This article says that if incorrect words are used for the absolution then it is invalid. It makes no distinction between intentional and unintentional mistakes. If the penitent is aware of the mistake then he/she should confess again (for mortal sins).
The article focuses on the question of "Ecclesia supplet" and whether the Church would provide the sacrament when the form is invalid, and his answer is "No".
Many historical examples of invalid baptisms, confirmations, or ordinations would seem to bear this out. Ecclesia supplet does not remedy those cases wherein innocent persons bore the consequences of ministers making invalidating changes in sacramental form, and I don't think it does so for confession, either.
The article references an earlier article, which I was not able to find.
But short of that, God provides in other ways, too, right here and right now. He provides by giving us priests like Fr. Hoffman who will tell it like it is and alert penitents that such absolutions are invalid; He provides by telling these penitents that, while He knows these mistakes were not their fault, He still expects them to act on their knowledge of the invalidity of such absolutions and return to confession (assuming we're talking about grave sins, etc.); and I even think He provides by giving the faithful the confidence to contact their confessors, and if necessary their bishops, to inform them of serious violations of the gift that is sacramental confession.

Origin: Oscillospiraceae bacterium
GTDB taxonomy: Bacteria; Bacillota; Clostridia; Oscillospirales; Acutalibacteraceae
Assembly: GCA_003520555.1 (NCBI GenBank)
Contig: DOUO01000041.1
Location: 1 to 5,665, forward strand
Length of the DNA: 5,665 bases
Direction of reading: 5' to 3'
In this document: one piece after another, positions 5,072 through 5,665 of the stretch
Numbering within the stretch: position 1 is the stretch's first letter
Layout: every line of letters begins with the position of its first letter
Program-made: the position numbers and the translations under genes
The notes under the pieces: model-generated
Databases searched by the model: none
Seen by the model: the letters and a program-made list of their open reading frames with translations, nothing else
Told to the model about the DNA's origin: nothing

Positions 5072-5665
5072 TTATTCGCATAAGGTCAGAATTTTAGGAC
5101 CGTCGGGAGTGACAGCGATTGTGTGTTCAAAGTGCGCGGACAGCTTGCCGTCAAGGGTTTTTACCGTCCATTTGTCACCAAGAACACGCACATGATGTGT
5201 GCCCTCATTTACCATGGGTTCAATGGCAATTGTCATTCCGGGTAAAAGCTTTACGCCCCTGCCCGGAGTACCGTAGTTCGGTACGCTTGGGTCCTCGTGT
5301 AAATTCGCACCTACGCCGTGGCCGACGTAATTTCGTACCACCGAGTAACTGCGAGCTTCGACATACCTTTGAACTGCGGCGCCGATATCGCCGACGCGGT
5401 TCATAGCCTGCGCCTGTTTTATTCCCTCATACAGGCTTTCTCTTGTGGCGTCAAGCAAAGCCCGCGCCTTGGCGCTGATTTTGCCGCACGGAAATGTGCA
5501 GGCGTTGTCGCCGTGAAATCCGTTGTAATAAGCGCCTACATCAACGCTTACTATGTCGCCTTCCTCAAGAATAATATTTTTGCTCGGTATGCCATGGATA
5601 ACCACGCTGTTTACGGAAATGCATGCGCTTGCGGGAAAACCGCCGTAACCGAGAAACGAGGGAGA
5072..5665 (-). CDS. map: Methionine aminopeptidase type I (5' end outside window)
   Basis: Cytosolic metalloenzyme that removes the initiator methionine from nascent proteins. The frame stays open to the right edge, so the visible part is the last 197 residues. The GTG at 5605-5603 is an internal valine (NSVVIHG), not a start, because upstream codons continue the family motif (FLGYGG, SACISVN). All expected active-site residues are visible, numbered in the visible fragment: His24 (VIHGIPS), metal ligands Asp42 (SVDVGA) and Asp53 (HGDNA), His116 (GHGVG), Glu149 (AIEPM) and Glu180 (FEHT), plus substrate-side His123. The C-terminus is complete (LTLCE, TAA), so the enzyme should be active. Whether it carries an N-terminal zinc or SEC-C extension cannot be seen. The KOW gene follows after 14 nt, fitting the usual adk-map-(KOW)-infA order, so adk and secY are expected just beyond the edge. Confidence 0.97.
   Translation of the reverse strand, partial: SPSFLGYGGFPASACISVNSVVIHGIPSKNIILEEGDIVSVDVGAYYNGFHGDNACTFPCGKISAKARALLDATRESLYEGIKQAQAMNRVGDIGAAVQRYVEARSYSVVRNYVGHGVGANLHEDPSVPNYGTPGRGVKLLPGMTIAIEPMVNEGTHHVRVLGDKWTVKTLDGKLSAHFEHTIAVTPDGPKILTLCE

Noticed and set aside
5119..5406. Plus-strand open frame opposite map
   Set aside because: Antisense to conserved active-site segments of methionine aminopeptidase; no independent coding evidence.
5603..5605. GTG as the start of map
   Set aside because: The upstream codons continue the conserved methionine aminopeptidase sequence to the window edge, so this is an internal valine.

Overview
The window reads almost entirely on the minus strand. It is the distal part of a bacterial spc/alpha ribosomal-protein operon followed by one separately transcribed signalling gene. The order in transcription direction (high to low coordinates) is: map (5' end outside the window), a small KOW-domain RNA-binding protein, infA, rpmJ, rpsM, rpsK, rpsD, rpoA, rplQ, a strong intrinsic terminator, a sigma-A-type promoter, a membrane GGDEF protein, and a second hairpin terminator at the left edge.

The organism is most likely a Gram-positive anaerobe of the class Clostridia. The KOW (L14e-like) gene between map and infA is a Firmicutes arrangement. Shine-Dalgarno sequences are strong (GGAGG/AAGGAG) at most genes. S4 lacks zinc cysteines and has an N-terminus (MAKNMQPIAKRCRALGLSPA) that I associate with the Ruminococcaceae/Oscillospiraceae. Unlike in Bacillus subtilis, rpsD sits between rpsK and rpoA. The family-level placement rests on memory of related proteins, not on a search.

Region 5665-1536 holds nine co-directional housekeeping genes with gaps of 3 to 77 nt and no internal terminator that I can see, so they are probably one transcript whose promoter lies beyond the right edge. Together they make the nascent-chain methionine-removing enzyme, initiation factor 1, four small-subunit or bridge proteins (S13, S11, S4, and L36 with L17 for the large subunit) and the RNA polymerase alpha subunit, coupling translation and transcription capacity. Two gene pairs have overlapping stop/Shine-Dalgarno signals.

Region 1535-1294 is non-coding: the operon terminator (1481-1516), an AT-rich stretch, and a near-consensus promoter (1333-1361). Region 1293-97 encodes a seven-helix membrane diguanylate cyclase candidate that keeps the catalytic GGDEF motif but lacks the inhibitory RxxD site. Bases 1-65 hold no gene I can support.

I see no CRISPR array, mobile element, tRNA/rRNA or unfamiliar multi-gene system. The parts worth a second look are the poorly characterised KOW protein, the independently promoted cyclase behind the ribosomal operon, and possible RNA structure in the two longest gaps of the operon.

Meanwhile, the rest of us need to be wary lest we assume too quickly that Ecclesia supplet will remedy serious mistakes in ministry just because they were not the fault of the faithful. Salvo sapientiorum iudicio.
Obviously, we are talking only about the essential words for absolution. "I absolve you from your sins, in the name of the Father, and of the Son, and of the Holy Spirit." A defect in other matters, such as not providing a penance, which comes up frequently in this forum, does not invalidate the sacrament.